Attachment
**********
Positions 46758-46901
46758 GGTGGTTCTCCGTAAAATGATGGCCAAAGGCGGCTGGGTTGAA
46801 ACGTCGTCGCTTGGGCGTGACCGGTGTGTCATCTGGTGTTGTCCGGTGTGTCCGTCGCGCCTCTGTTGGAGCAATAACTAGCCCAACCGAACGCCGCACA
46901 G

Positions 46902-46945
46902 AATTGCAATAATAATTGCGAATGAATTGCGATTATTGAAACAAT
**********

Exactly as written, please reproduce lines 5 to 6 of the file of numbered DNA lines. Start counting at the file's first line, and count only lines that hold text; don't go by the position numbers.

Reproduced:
Positions 46902-46945
46902 AATTGCAATAATAATTGCGAATGAATTGCGATTATTGAAACAAT